Zimbabwe's opposition leader demands civilian rule

Despite violent past with Mugabe, Morgan Tsvangirai says he doesn't find comfort in the president's current predicament.

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    Zimbabwe's opposition leader demands civilian rule
    Soldiers and policemen had a confrontation outside parliament on Wednesday and the police officers were detained [Tafadzwa Ufumeli/Anadolu]

    Harare, Zimbabwe - The leader of Zimbabwe's largest opposition alliance has called on the world's oldest sitting president, Robert Mugabe, to voluntarily step aside as the country entered its second day of a military takeover.  

    "In the interest of the people, Mr Robert Mugabe must resign and step down immediately in line with the national expectation and sentiment," Morgan Tsvangirai said at a press conference on Thursday.

    Former Vice President Joice Mujuru - who was dismissed in 2014 on allegations of plotting against Mugabe - declined to comment on the president's confinement. But she has said the situation highlighted the need to create a transitional administration to oversee free and fair elections in the southern African nation. 

    Former Minister of Finance Tendai Biti echoed Tsvangirai's sentiments on Mugabe's resignation and told Al Jazeera the time had come to draw a line in the sand for Mugabe's 37-year rule.

    "Mugabe cannot resist any more because it will result in those who want him gone using extra-legal means to remove him from power. That will be a very unfortunate end, but you don't have to be a rocket scientist to see that it's inevitable," Biti said in a phone interview. 

    Tsvangirai, who describes himself as "a democrat", has said he does not support power-grabbing through unconstitutional means. He urged the swift return to constitutional order through the creation of an all-inclusive national transition body, saying this was the only way out of the current standoff.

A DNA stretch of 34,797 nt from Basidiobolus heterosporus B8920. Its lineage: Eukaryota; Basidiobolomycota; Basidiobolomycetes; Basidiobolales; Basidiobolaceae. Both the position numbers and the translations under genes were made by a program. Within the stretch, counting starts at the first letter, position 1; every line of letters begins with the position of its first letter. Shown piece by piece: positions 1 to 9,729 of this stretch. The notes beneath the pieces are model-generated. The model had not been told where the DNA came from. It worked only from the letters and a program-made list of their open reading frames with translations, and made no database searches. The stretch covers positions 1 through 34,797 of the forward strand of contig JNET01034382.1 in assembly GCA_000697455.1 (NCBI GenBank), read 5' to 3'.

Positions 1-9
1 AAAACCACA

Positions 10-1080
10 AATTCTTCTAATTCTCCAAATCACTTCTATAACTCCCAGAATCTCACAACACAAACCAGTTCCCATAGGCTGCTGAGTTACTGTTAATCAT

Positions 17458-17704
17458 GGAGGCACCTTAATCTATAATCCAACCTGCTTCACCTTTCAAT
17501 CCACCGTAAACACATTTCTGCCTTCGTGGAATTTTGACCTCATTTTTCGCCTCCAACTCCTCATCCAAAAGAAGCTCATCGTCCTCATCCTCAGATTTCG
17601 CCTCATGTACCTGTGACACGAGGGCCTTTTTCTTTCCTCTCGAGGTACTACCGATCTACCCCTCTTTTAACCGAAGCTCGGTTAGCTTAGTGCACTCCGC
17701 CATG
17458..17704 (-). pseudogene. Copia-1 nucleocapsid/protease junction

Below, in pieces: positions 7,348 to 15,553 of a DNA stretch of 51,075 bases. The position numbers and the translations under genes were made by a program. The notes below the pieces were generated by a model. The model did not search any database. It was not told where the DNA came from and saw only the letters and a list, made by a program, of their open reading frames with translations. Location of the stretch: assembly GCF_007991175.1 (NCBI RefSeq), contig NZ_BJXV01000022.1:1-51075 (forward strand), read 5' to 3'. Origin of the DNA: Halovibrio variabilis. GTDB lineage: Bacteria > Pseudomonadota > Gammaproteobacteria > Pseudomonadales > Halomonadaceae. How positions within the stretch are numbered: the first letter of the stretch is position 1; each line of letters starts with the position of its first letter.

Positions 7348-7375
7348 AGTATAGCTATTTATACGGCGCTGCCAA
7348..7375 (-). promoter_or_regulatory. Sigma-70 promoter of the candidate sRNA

"A coup has happened, and we cannot have the army as the de facto leader, so there needs to be an urgent restoration of a legitimate authority in Zimbabwe," said Tsvangirai.  

    "Under this situation, we no longer have a Mugabe administration, so we need a national transitional authority that can build a bridge between the old order of Mugabe and the new authorities that must be elected through a credible vote."

    Tsvangirai's Movement for Democratic Change (MDC) party has been the biggest challenger of Mugabe's Zanu-PF party. After the 2008 violent presidential runoff, a government of national unity was formed to resolve the crisis.

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    Although Tsvangirai served as prime minister to Mugabe, he maintained there has always been distrust between the two rivals. However, he also said despite years of experiencing political violence and imprisonment at the hands of Mugabe's regime, he did not find comfort in Mugabe's current predicament.

    "I don't take pleasure in what Mr Mugabe is experiencing. To me it was never a personal issue, it was political, and if I were to meet him today there would not be any animosity," he told reporters. 

    Tsvangirai ruled out forming another coalition government if it was presented as an option to end the military standoff with Mugabe.